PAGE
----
And then I am sanity checking that the module was properly installed by listing all the CAU cmdlets.The same cmdlets are included below in text for convenience: To make sure that CAU GUI application was properly installed along with CAU PS cmdlets, you can sanity check that Server Manager is ready to launch CAU, as in the next screen shot.This is the action you choose to start the self-updating configuration process for your failover cluster.

You can then have CAU “connect” to any failover cluster using appropriate administration credentials, and update the cluster on demand For an overview of the scenario, check out the CAU Scenario Overview.

For this blog post, I will focus on the first mode above: Self-Updating.

During an Updating Run, CAU transparently puts each node of the cluster into node maintenance mode, temporarily fails over the “clustered roles” off it to other nodes, installs the updates and any dependent updates on the first node, performs a restart if necessary, brings the node back out of maintenance mode, fails back the original clustered roles back onto the node, and then proceeds to update the next node.

CAU is cluster workload-agnostic, and it works great with Hyper-V, and a number of File Server workloads. Self-Updating: Once configured by you, CAU can run on a cluster node that it is meant to update.

At a high level, there are three things you need to do to get the end-to-end scenario working and operating seamlessly with your existing patching infrastructure such as Windows Server Update Services (WSUS), on a Windows Server 2012 failover cluster: 1.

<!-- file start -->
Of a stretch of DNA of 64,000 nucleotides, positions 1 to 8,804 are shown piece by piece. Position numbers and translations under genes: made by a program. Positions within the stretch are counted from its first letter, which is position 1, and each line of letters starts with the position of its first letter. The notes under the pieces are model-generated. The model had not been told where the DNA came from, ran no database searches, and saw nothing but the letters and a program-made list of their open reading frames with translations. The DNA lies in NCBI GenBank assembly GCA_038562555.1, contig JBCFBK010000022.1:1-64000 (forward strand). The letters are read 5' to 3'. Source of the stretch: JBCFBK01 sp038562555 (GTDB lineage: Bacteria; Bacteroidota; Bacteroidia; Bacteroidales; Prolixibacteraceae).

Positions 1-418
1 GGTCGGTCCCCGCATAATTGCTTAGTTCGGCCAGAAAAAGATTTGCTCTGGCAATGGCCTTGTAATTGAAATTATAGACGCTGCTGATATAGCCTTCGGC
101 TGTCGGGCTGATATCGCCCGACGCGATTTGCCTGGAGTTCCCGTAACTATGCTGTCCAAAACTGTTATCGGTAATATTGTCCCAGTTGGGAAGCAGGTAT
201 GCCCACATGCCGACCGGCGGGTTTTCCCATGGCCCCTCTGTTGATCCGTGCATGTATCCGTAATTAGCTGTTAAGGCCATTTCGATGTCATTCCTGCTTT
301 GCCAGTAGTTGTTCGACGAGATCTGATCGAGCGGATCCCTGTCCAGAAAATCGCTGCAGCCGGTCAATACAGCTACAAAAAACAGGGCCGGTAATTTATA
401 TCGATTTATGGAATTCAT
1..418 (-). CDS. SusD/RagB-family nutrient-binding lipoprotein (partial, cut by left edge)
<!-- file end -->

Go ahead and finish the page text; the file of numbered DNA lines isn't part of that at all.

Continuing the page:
Install CAU tools on the Windows Server 2012 (or Windows 8 Client) computer that you want to run it from. Configure self-updating on the desired failover cluster 3. Install CAU tools Installation of CAU is very easy: CAU tools are a part of Failover Clustering Tools.

The beauty of self-updating is that it lets you configure your failover cluster to be on “auto pilot” in terms of patching, and once set up, the cluster updates itself on the schedule you have defined in a way that it causes either no impact to service availability, or the least possible – depending on the types of workloads (e.g.

Hyper-V cluster updating experience would be truly continuously available with Live Migration, with zero down time to Hyper-V VM users).

Addressing this was always the #1 ask for Windows Server 2012, during all the discusssions we had with customers in early days of release planning.

Cluster-Aware Updating (CAU) is an exciting new feature that we have added in Windows Server 2012 that addresses precisely this gap.

In previous releases of Windows, the server updating tools (e.g.